Two United Nations agencies working together in Ethiopia are helping the country respond to stunted growth and malnutrition in the young by providing food and nutritional assistance, the UN Children’s Fund (UNICEF) has said.
The project “is saving thousands of lives in Ethiopia by providing mothers and children with key survival interventions,” the agency said in a news release on the Enhanced Outreach Strategy/ Targeted Supplementary Food programme.
A joint initiative between the Government, UNICEF and the UN World Food Programme (WFP), the European-backed strategy aims to give the most vulnerable access to food, primary health care and nutritional awareness. It also monitors the nutritional status of populations for better emergency preparedness and response.
The Head of European Commission in Ethiopia, Tim Clarke, visited EC-funded projects in the country’s Tigray Region last week and spoke about the fate of those without access to enough food. “We’ve just seen a child here who is 18 months’ old. Her normal weight should be 13 kilos but she’s only 5 kilos, so she’s really at risk... through this programme we can give her therapeutic feeding and give her a chance to survive,” he said.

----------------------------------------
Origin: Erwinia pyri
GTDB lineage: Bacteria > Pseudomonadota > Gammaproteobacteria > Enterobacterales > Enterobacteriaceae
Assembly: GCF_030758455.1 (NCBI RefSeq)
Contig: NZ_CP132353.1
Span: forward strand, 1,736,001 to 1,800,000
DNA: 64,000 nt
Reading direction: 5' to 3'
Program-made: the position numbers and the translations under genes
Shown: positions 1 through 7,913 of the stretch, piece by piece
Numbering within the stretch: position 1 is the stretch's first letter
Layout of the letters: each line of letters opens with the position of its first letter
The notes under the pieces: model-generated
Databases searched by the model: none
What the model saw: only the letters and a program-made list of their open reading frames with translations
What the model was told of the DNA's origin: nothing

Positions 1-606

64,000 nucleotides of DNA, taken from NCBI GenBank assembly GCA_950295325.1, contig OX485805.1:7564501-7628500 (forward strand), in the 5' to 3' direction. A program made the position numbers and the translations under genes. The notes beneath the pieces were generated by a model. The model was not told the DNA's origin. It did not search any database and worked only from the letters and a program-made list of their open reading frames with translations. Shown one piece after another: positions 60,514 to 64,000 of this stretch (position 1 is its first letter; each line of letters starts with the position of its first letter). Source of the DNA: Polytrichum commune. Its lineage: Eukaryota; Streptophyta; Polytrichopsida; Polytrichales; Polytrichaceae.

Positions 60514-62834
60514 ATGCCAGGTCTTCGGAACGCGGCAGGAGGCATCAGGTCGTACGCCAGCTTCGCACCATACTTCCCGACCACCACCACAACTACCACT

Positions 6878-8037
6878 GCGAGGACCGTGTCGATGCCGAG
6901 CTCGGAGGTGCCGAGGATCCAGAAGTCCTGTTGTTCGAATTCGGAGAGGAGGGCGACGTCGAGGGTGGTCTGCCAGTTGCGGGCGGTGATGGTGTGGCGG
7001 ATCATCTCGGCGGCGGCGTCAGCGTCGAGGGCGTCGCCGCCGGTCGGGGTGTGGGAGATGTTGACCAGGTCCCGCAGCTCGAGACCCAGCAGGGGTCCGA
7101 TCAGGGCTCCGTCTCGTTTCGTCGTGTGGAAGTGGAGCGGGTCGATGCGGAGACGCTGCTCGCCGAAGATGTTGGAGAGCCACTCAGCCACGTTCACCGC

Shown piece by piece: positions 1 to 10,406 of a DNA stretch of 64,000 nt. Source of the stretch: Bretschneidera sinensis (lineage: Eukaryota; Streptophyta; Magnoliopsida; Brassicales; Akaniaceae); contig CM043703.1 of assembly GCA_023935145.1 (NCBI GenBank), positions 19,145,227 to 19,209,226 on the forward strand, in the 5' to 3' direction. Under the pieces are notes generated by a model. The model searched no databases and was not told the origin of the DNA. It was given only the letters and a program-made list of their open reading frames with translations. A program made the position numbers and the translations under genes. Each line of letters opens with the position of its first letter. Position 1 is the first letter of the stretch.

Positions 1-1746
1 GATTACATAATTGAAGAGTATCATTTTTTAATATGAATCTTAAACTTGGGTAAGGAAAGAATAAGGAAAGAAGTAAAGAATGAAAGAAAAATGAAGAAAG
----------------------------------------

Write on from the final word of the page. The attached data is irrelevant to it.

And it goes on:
In Tigray, more than 41 per cent of children under five experience stunted growth and an estimated 11.6 per cent suffer from acute malnutrition, according to UNICEF, which blamed the problem on drought and food insecurity. Nationally, the 2005 Demographic and Health Survey shows that 47 per cent of Ethiopia’s children were stunted and 11 per cent wasted.
Interventions provided to children and pregnant and lactating women include vitamin-A supplementation, de-worming, measles immunization, malaria prevention through long-lasting insecticide treated nets distribution and screening for malnutrition, UNICEF said.
UNICEF Head of Nutrition and Food Security section Dr. Iqbal Kabir stressed that much more needed to be done. “At present, Tigray has just over 500 places within the Therapeutic Feeding Programme throughout the region. For complete coverage we need roughly 14,000 to cope with on-going severe malnutrition needs – that is still a huge gap.”